Today Child Trends, the respected non-partisan research organization devoted to improving outcomes for children, released a research brief titled “Parental Relationship Quality and Child Outcomes Across Subgroups.” Based on the responses of 64,000 participants involved in the 2007 National Survey of Children’s Health, the brief by Kristin Moore, Andrea Kinghorn, and Tawana Bandy claims that “parents’ relationship quality is very consistently and positively associated with a range of child and family outcomes…” and that the “association holds across varied subgroups” including across income, gender, age of children, immigration status, and “married and cohabiting couples.”
The latter got my attention.
They go on to say, “almost without exception, the lowest levels of positive child outcomes are found among children in families where the parents report that their relationship is ‘not too happy.’ In contrast, the best child outcomes are found almost without exception among children whose parents report that their relationship is ‘completely happy.’” They repeat that this “pattern holds across various subgroups” including “family type.”
But let’s take a look at the data on which they base these conclusions. Turn with me to Table 1 and examine the column called “family type.”
When the parents’ relationship was reported as “completely happy,” here are the percentages of parents who report that their child has behavior problems, by type of family:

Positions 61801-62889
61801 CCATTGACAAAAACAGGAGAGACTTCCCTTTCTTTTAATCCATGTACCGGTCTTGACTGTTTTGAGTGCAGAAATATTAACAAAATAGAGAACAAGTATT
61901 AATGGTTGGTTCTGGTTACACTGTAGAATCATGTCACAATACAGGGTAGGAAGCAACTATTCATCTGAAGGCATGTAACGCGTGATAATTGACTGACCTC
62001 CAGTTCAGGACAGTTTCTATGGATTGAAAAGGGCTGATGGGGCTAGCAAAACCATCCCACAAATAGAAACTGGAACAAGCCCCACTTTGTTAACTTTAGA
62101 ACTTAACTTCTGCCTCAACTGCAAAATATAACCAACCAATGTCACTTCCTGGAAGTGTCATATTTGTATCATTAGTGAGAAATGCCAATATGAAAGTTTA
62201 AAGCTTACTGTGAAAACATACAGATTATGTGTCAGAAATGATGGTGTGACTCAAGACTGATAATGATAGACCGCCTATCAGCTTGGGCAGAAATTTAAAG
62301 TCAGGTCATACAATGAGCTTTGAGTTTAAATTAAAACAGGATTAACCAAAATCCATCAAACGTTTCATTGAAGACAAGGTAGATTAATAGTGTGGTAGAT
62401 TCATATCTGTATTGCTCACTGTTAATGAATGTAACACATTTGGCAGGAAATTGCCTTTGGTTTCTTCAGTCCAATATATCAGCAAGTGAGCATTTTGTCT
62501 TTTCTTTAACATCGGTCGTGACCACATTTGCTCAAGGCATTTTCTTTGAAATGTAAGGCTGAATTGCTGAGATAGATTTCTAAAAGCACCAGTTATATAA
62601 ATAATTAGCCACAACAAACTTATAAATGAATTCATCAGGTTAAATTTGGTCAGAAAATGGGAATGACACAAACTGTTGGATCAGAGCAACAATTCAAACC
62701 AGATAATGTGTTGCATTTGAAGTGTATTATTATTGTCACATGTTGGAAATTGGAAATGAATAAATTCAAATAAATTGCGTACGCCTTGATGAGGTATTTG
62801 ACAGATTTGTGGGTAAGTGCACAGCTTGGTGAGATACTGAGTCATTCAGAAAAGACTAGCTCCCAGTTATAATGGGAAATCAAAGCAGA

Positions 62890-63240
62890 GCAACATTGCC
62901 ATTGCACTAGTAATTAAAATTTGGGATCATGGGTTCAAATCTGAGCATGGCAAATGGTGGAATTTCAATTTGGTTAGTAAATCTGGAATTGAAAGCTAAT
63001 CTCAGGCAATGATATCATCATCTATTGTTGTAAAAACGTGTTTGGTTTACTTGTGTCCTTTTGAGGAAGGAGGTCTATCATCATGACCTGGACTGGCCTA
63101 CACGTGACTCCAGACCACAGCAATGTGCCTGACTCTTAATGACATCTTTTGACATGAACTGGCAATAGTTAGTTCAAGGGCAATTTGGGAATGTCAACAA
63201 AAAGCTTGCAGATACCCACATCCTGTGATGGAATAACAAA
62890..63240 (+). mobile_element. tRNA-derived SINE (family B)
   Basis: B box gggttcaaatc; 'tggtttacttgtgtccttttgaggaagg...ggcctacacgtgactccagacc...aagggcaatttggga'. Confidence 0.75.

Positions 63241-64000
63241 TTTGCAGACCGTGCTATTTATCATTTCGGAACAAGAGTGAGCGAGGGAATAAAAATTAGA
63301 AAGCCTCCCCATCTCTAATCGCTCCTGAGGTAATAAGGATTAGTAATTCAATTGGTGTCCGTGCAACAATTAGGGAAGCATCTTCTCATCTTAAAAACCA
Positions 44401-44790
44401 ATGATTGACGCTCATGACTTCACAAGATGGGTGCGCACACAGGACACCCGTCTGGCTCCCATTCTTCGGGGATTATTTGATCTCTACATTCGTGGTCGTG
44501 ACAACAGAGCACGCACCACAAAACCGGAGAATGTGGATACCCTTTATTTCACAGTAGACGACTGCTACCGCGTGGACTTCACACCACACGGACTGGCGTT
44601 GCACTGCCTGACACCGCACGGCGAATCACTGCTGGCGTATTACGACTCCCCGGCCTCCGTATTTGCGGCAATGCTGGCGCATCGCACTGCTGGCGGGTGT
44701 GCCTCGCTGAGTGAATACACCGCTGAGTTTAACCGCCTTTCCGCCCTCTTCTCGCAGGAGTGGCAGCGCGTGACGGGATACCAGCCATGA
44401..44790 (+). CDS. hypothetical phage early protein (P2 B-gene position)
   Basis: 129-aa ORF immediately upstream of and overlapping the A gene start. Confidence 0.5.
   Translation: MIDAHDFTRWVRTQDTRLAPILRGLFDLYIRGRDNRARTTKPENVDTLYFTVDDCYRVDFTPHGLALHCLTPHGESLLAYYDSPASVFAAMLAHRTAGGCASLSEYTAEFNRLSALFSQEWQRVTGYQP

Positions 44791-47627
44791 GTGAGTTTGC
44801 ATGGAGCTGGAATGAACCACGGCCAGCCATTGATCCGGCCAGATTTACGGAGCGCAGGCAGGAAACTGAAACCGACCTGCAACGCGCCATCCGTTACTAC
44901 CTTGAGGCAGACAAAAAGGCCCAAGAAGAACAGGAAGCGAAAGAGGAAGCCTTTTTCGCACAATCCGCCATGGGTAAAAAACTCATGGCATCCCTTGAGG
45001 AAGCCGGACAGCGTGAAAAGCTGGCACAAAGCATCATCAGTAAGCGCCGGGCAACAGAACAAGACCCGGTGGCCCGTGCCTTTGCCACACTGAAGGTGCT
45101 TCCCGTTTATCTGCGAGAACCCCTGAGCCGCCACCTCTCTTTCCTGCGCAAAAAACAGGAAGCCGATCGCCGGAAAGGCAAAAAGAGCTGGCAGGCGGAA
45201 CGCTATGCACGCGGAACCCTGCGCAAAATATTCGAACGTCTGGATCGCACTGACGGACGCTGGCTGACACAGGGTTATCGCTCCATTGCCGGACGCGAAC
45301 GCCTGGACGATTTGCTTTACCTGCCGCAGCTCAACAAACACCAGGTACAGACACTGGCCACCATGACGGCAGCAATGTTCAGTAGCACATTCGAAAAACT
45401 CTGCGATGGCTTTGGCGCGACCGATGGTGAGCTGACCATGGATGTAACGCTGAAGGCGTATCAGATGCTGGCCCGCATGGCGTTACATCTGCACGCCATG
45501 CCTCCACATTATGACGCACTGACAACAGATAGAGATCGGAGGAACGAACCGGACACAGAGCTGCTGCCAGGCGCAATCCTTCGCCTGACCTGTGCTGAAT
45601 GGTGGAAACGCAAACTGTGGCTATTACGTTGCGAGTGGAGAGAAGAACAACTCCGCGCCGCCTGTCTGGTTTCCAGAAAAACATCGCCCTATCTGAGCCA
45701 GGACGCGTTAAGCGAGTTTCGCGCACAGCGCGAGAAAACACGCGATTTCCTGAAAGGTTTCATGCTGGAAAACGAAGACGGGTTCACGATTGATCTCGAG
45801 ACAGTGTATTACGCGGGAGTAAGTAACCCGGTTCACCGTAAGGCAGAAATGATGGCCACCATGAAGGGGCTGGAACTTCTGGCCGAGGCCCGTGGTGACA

Married parents (biological or adoptive): 4
Married step: 9
Cohabiting (bio or adoptive): 6
Cohabiting step: 11
In other words, in this very large sample of 64,000 children, among those who had a parent reporting that the relationship of the adults in the home was “completely happy,” the children in stepfamilies were over twice as likely to be reported as having behavior problems compared to children living with their own married parents. The children in a cohabiting step arrangement (translation: in most cases, mom living with her boyfriend) were almost three times as likely to have these problems.
These not-insignificant differences are readily apparent in other categories reported in that table, including having socially competent behavior and high levels of school engagement. In nearly all cases the children of married bio or adoptive parents do the best, even among those who have a parent who reports very high levels of adult relationship quality in the home.
Moreover, the brief avoids noting that adults’ relationship quality is dependent on them actually being a couple. Those stepfamilies and especially those cohabiting parents are far more likely to break up than the married bio or adoptive parents. Other studies that follow kids over time reveal increased negative outcomes for those who experience multiple family transitions, such as the break up of their stepfamily or their parents’ cohabiting union.
Child Trends, why do this? Why isolate relationship quality without noting the intimate connection between relationship quality and marital status? (The latter conferring stability, and thus the likelihood of higher quality in a moment in time and over time.) Why say that kids do fine in any kind of family structure so long as the adults in the home get along when your own data reveals a far more complex and troubling portrait?